House transport committee chairman Marinos Mousiouttas presented a proposal on Thursday to halve the cost of fines for motorists who run red lights from €300 to €150.
Mousiouttas presented the proposal at the committee’s meeting and clarified that his proposal entails an initial fine payable of €150, but that those who reoffend within three years be charged the full €300.
He explained that similar fine structures are already applied to offences such as driving while using a mobile phone, not wearing a seatbelt while in a car, and not wearing a crash helmet while riding a motorcycle.
Speaking after the committee meeting, he said the discussion “was held in a very good atmosphere” and expressed his appreciation for the input of other MPs.
“During the discussion, it emerged that the fine of €300 is imposed either if someone stops on the line or goes too far over it. If you stop with half your car on a pedestrian crossing, the fine is €25, but if more than half your car is on the pedestrian crossing, the fine is €300,” he said.
He added, “we believe that a fine should be based on the severity of the crime and the maximum severity is when someone runs a red light and carries on regardless, but the act of stopping too late is not as serious, especially if someone has only kind of crossed the line.”
He said the transport and justice ministries committed themselves to studying his proposal and reporting back to the committee by January 15, where it is expected they will present their own counterproposal for proportionate impositions of traffic fines.
Additionally, he pointed out that at Thursday’s House plenary session, MPs are set to discuss the potential reduction of the time required for driving licence penalty points to expire from three years to two.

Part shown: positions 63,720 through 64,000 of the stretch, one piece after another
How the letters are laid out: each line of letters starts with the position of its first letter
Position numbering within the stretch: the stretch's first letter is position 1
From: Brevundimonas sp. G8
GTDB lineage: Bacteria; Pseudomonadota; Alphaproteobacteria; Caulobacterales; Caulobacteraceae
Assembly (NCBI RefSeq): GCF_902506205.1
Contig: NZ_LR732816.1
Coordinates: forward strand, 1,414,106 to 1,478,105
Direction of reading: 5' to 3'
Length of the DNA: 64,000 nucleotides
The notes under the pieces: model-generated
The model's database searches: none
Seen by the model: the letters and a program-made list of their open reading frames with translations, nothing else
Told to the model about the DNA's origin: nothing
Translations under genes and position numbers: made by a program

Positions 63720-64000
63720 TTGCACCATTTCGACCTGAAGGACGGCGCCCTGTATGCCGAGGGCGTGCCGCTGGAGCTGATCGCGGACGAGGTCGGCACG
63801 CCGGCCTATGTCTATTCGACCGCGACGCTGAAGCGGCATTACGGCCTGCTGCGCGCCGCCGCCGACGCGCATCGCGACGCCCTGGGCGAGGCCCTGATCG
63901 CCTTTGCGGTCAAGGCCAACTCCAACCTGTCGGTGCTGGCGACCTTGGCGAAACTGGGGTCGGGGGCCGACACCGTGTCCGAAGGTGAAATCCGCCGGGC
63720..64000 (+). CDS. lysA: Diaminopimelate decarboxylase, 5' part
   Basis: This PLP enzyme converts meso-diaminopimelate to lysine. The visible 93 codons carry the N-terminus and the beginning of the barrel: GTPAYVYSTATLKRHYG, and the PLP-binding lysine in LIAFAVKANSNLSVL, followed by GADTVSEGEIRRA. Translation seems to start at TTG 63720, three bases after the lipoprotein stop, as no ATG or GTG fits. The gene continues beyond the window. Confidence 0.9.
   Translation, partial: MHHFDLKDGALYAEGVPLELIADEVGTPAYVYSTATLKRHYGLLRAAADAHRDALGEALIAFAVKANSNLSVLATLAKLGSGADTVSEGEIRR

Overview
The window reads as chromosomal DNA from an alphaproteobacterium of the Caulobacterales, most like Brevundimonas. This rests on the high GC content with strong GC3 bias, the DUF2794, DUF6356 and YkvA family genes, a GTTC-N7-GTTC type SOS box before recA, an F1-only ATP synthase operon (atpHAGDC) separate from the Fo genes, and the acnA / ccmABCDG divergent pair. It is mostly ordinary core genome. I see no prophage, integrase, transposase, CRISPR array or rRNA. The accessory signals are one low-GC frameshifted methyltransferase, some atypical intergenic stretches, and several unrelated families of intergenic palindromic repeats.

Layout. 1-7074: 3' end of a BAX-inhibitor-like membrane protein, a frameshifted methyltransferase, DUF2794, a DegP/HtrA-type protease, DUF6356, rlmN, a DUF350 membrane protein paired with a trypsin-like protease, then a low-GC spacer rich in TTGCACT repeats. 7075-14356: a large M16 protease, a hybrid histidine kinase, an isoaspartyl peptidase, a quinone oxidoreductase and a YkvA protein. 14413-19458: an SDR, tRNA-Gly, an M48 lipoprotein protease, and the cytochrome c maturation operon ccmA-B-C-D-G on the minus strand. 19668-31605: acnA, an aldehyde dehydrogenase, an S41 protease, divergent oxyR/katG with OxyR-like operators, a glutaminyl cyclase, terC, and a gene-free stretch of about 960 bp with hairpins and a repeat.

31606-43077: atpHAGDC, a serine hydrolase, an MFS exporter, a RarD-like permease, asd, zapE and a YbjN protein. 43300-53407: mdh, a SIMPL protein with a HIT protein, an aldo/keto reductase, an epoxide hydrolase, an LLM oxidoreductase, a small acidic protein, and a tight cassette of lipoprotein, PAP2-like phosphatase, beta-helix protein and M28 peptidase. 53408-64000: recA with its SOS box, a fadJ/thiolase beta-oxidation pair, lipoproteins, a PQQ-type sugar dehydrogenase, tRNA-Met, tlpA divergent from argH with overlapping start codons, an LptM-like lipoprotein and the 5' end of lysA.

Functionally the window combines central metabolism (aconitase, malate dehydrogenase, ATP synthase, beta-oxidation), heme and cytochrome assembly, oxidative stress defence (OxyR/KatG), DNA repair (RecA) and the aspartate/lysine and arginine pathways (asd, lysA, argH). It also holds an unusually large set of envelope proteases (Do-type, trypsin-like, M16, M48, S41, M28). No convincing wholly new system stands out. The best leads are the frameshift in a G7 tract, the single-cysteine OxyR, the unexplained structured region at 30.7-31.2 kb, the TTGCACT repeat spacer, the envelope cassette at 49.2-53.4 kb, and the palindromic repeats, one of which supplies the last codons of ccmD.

The matter had already been discussed at the House transport committee last week.
To this end, Mousiouttas said he expects there to be a “more general discussion” on the issue of traffic fines with the relevant ministries in the coming days and weeks, with issues pertaining to the reliability of traffic cameras also set to be up for discussion.
Akel MP Valentinos Fakontis also spoke about the matter of traffic cameras after Thursday’s committee meeting, saying “it has become clear that the system has lost its way from what it was intended to be, a tool to prevent traffic accidents and collisions.”
He added, “traffic violations recorded by the cameras, where someone has two wheels over the white line, incur a fine of €300. This is unfair and devastating for people, especially when one considers the pressure people are under with frozen wages and the rising cost of living.”
“We went to stop people falling victim to road traffic accidents, but at the same time … this must be done through creating a culture and awareness of road safety and a mutual respect between road users,” he said.